Playa de Muro is a beautiful six-kilometer-long sandy beach with turquoise water in northern Mallorca; it is one of the island’s newest resort destinations. It is a “Blue Flag” beach, meaning that it meets certain criteria in regards to the water quality, safety and services. Although quieter than neighbor beach Alcudia, Playa de Muro is less sheltered and can experience bigger waves during high winds. Playa de Muro is very popular with families thanks to its warm shallow waters; because of this, water-sport enthusiasts abound, be it for water-skiing, jet skiing, scuba diving, pedal boating or paragliding. There is also a wooden jetty for boats, and boat trips around the coast are offered.
The westernmost portion of the beach, near Alcudia, is lined with resort hotels and holiday apartments, which all have premium access to the beach.
The unique cultural landscape of Serra de Tramontana landed it a spot on UNESCO’s World Heritage list. The craggy mountain range covers the northwest side of the island of Mallorca. Standing tall at 1,445 meters, the range’s principle peak Puig Major is the tallest in the Balearic Islands. The limestone mountains receive a higher amount of rainfall than the rest of the island, and often receive snowfall in the winter.
Due to the biodiversity of plant and animal species - and to protect against urbanization - the area has been protected as a natural reserve. Historic villages with structures such as water mills, farms, agricultural and irrigation systems remain in place. Some methods have been in use since the Middle Ages, and demonstrate both Christian and Muslim cultural influence in this area.
With ocean views of turquoise waters and pine-forested hillsides, it is a popular place to enjoy scenic hiking, biking, and other outdoor activities.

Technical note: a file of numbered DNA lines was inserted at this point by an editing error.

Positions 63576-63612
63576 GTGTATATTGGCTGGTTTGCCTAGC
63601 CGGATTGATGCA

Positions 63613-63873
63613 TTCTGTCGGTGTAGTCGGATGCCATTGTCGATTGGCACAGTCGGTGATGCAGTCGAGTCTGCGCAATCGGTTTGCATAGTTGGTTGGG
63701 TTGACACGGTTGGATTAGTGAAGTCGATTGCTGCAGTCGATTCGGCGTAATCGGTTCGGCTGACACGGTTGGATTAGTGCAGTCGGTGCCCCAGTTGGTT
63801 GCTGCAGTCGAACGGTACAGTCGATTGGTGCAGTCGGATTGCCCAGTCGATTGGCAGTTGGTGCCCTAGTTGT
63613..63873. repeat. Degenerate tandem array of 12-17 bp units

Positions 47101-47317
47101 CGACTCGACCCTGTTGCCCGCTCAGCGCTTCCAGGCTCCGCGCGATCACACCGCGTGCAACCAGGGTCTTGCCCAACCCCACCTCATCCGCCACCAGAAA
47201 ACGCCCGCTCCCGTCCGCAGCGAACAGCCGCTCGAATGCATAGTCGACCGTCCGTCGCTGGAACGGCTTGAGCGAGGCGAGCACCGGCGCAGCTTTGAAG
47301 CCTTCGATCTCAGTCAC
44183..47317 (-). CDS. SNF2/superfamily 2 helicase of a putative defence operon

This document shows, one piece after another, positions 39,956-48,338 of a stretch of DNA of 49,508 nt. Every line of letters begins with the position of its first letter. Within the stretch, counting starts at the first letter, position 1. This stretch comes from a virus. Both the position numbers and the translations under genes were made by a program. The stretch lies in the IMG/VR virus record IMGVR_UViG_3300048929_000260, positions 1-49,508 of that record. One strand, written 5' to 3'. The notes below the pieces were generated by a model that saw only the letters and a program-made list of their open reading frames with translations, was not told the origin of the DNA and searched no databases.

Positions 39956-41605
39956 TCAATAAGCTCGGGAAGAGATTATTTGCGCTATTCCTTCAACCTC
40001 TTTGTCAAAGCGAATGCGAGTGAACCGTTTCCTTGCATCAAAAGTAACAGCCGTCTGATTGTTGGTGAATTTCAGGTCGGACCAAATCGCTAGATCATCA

Get off the beach and explore the history of Ibiza for a day. Old Ibiza Town or D’Alt Vila (meaning High Town) is the perfect place to get lost on quaint cobble stone streets winding up, up, up and resulting in dramatic views of town and the island.
Begin your visit to this UNESCO World Heritage site through the main entrance, complete with a drawbridge and statues, through to the vibrant main square, Plaza de Vila. In town you will find a well-preserved fortified acropolis that sheds light on the early Phoenician settlers. There are also remnants of Arab, Catalan and Renaissance periods. To experience the gastronomy in town, stick to the main square for some of the best dining on the island. At night, the town becomes even livelier with plenty of bars and hip spots to enjoy a drink or two. Not to be outdone by the food and nightlife, there are also plenty of shopping options.
The lovely old town clustered around Sa Seu, the 13th century Cathedral, is a delight to wander through, exploring narrow winding streets, sitting in outdoor cafes and discovering the history of this diverse city poised between Europe and Africa, with traces remaining of its Roman, Christian and Muslim periods of rule. And of course there are the beaches and yacht harbors and lovely clear water for swimming.